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    Relay Coil Theory Class



    I am using the above schematic for a JK Flip Flop circuit. It works fine with the LED, but I need it to actuate a relay. When I try to replace the LED with a relay, it doesn't energize the coil. If I energize the coil with 5v from the power supply, it energizes, but 5v at pin1 of the IC doesn't.

    From posts here, I have gathered that I probably need a transistor to get the right current for the relay coil, but I would like to understand the theory of why it works with the LED, but not the relay, what the transistor does to fix this, etc.

    I am trying to use this 5v relay that has a coil resistance of 122 ohms:http://www.amazon.com/gp/product/B00...ilpage_o01_s01

    Thanks for the help!

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    Re: Relay Coil Theory Class

    Hi,

    5V and 122 Ohms means 40mA.

    Find a PNP transistor with about >=100mA current rating and >=20 V voltage rating.
    And use a diode with about the same ratings.

    Use the relay and connect the diode across the coil. Cathode to + of coil, anode to - of coil.
    Connect - of relay coil additionally to gnd of your circuit.
    Disconnect the LED.
    Connect the transistor emitter to +5V of your circuit.
    Connect base to the resistor (where the LED was)
    Connect the collector to the relay +.

    Good luck

    Klaus


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    Re: Relay Coil Theory Class

    an LED requires less current than a relay in ON state.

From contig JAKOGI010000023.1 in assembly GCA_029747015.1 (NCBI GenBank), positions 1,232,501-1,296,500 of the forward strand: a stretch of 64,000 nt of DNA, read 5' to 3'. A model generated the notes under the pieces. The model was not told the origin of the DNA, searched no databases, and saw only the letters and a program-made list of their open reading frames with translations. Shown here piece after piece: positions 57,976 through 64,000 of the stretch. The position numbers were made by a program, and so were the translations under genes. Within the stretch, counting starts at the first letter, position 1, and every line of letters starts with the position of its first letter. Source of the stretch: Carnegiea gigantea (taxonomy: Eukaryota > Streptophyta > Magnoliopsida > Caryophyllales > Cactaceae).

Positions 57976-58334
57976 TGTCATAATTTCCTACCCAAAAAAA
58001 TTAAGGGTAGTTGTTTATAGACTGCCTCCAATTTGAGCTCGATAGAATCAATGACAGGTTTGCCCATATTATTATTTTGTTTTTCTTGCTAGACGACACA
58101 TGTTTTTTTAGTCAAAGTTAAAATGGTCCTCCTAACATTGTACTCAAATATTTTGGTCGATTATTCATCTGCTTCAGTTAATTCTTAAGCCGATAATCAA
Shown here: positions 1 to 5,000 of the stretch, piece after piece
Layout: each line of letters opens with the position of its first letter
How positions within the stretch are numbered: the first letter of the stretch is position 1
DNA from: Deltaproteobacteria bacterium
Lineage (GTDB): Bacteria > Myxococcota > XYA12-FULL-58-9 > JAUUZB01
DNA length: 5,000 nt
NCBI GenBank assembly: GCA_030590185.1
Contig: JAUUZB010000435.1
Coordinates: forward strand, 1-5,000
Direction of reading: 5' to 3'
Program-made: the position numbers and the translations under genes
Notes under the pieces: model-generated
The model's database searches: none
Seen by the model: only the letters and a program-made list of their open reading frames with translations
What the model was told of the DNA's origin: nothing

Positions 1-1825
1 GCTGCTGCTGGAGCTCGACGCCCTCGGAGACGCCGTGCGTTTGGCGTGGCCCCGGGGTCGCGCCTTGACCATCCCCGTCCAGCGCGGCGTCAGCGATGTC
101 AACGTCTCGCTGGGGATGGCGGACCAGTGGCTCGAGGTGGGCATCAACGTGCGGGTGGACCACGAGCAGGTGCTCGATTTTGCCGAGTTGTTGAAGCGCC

LED current can be supplied by the IC(CD 4027).
    But it cannot supply the current required for the rely.

    In your case , the relay (5v,122ohms) you have chosen , requires a current of approx. 45mA .
    This cannot be spupplied(or sourced ) by the IC.
    So, you use a transistor to meet the current requirement.

    ( Even though you said that LED is switched ON by the IC itself , you might have observed that the brightness may not be like a normal LED)



    •   Alt4th December 2015, 07:59

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    Re: Relay Coil Theory Class

    Simple
    LED required very low current to glow. But relay require more current.
    For your relay 40mA current require to drive (5V/122Ω = 40mA). Your TTL IC pins(1) do not have this much current source/sink capacity. If you use a transistor, the current will flow through the transistor (From power supply +Ve - relay – Collector –Emitter – Power supply -Ve).
    You can switch on this transistor by TTL IC.



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    Re: Relay Coil Theory Class

    Quote Originally Posted by smijesh View Post
    LED required very low current to glow.
    No it does not! The LED uses as much current as it is fed. But its current is limited by the 1k resistor in series with it. If the LED is a 2V red one then the 1k resistor has 5V - 2V= 3V across it then Ohm's Law calculates the current to be 3V/1k= 3mA. The Cmos IC with a supply that is only 5V has an output current of only a few mA.

    But relay require more current.
    Yes, MUCH more current.

    Your TTL IC.... You can switch on this transistor by TTL IC.
    No. It is a Cmos IC, not a TTL IC. The Cmos IC can switch on a transistor.



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    Re: Relay Coil Theory Class



    I modified the circuit according Klaus' suggestions (except I removed the resistor as I think it was there for the LED). I'll try this when I get home. Thanks for the help!